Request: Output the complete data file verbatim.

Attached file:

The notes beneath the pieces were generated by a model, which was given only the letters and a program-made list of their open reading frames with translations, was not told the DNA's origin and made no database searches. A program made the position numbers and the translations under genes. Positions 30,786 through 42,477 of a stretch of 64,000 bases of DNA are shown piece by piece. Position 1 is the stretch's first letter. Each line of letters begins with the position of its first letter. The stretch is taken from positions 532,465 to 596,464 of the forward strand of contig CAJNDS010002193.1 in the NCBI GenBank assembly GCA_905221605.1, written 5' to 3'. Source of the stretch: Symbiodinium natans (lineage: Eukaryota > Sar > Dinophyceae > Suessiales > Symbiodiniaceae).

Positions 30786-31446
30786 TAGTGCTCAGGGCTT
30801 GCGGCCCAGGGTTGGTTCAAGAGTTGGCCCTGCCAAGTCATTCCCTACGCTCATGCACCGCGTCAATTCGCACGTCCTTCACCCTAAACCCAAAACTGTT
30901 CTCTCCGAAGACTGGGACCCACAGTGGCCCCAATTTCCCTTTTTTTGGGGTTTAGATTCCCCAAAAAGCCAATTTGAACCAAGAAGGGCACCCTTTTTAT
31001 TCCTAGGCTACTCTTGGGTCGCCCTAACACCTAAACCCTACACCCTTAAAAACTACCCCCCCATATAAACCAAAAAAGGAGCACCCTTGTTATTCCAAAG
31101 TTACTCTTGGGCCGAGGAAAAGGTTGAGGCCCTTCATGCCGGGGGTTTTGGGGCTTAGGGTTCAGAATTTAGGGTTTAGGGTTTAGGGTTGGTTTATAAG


The notes beneath the pieces were generated by a model, which was given only the letters and a program-made list of their open reading frames with translations, was not told the DNA's origin and made no database searches. A program made the position numbers and the translations under genes. Positions 30,786 through 42,477 of a stretch of 64,000 bases of DNA are shown piece by piece. Position 1 is the stretch's first letter. Each line of letters begins with the position of its first letter. The stretch is taken from positions 532,465 to 596,464 of the forward strand of contig CAJNDS010002193.1 in the NCBI GenBank assembly GCA_905221605.1, written 5' to 3'. Source of the stretch: Symbiodinium natans (lineage: Eukaryota > Sar > Dinophyceae > Suessiales > Symbiodiniaceae).

Positions 30786-31446
30786 TAGTGCTCAGGGCTT
30801 GCGGCCCAGGGTTGGTTCAAGAGTTGGCCCTGCCAAGTCATTCCCTACGCTCATGCACCGCGTCAATTCGCACGTCCTTCACCCTAAACCCAAAACTGTT
30901 CTCTCCGAAGACTGGGACCCACAGTGGCCCCAATTTCCCTTTTTTTGGGGTTTAGATTCCCCAAAAAGCCAATTTGAACCAAGAAGGGCACCCTTTTTAT
31001 TCCTAGGCTACTCTTGGGTCGCCCTAACACCTAAACCCTACACCCTTAAAAACTACCCCCCCATATAAACCAAAAAAGGAGCACCCTTGTTATTCCAAAG
31101 TTACTCTTGGGCCGAGGAAAAGGTTGAGGCCCTTCATGCCGGGGGTTTTGGGGCTTAGGGTTCAGAATTTAGGGTTTAGGGTTTAGGGTTGGTTTATAAG